suburbia 5/

The photographer reports on winter scenes in suburbia.


The winter days are short in suburbia.


The sun rises in a low arc. People lift their hands to shield their eyes, saluting busy lanes of morning traffic. They squint and grimace at the stark light. Their breaths hang in front of them, and they stomp their feet as they wait to cross the road. When the light changes they move swiftly, with long shadows on their heels.


A brief graffiti battle ensues on the high road; a duel akin to tossing rainbow markers back and forth across a fence. The strong convictions on both sides last three weeks. Then fade out in blurred lines of pink and orange. Clown bile fired from water pistols, diluted by time and rain.


The wind turns from breezy to bracing and requires the wearing of many layers (which I like, and also hate). We are multi-layered beings in suburbia. Occasional exchanges with strangers, wrap around red ears like scarves and warm us.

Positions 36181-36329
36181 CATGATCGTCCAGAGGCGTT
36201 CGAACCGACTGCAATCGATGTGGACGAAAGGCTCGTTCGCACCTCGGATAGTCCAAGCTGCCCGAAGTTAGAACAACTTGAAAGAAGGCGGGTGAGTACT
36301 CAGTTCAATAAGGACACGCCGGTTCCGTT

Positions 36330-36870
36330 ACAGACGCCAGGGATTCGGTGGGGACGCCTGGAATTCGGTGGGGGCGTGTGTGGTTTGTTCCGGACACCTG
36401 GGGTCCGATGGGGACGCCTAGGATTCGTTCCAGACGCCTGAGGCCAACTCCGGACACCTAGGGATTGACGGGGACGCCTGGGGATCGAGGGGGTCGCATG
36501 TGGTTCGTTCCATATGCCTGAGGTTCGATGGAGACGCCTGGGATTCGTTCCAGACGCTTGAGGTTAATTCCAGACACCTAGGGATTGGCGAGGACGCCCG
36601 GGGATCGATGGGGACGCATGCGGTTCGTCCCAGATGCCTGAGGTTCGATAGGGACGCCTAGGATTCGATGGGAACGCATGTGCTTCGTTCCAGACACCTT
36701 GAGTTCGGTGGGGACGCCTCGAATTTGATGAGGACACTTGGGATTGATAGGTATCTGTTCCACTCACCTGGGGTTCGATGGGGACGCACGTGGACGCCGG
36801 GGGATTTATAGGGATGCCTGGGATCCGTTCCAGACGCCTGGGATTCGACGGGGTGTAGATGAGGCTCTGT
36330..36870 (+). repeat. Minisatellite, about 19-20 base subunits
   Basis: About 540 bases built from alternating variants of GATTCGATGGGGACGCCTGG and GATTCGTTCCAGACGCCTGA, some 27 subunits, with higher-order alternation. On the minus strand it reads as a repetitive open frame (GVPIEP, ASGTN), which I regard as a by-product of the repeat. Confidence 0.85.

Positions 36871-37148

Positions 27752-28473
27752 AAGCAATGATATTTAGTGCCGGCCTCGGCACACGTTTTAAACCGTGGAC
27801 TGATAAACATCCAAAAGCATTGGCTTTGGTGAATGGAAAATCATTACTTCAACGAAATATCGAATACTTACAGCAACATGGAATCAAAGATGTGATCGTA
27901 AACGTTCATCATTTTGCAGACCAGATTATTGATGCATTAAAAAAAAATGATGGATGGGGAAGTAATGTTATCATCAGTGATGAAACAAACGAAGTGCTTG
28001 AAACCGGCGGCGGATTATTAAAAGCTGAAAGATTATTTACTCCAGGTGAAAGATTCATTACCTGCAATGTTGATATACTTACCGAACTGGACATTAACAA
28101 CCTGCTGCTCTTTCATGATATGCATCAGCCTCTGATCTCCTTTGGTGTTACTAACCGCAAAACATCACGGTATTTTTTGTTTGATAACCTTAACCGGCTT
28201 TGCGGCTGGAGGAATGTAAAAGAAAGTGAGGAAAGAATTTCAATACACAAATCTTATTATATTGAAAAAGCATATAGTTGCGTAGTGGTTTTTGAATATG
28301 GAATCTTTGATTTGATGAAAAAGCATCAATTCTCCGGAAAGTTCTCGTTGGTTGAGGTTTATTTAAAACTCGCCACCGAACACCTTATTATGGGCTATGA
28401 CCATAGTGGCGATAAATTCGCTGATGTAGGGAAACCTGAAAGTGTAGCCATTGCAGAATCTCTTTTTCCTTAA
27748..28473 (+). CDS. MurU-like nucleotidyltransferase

Familiar faces disappear, and new builds appear. The many-storied heights of the latter, not filling the gaps left by the former.


A dusty stationary shop becomes a shiny supermarket overnight. A legitimate tragedy, underlined by a sliding electric door. The usual bucket for wet umbrellas by the door is erased. And two warm and earnest shop attendants with it. A long aisle of shiny 1.99 labels leading to a post office counter at the back punches holes in what once was. “For security reasons, this package contains a bleeding ink heart “.


The rain turns itself on and off like faulty light switch. It runs in silver rivulets down dark train windows. Pelts down on skylights like handfuls of rice. Dances in a fine mist in the warm halos of streetlamps. Turns sidewalks into mirrors, reflecting pedestrians and cars. Gathers in puddles in parks. And leaves all suburbia damp and cold.


Clouds shapeshift across the sky and distract daydreamers from their chores. Like curious Miyazaki characters, animated by the wind. The sun plays “peekaboo” between them in Morse code. And then very suddenly it’s night.


Suburbia surrenders to electric light. 

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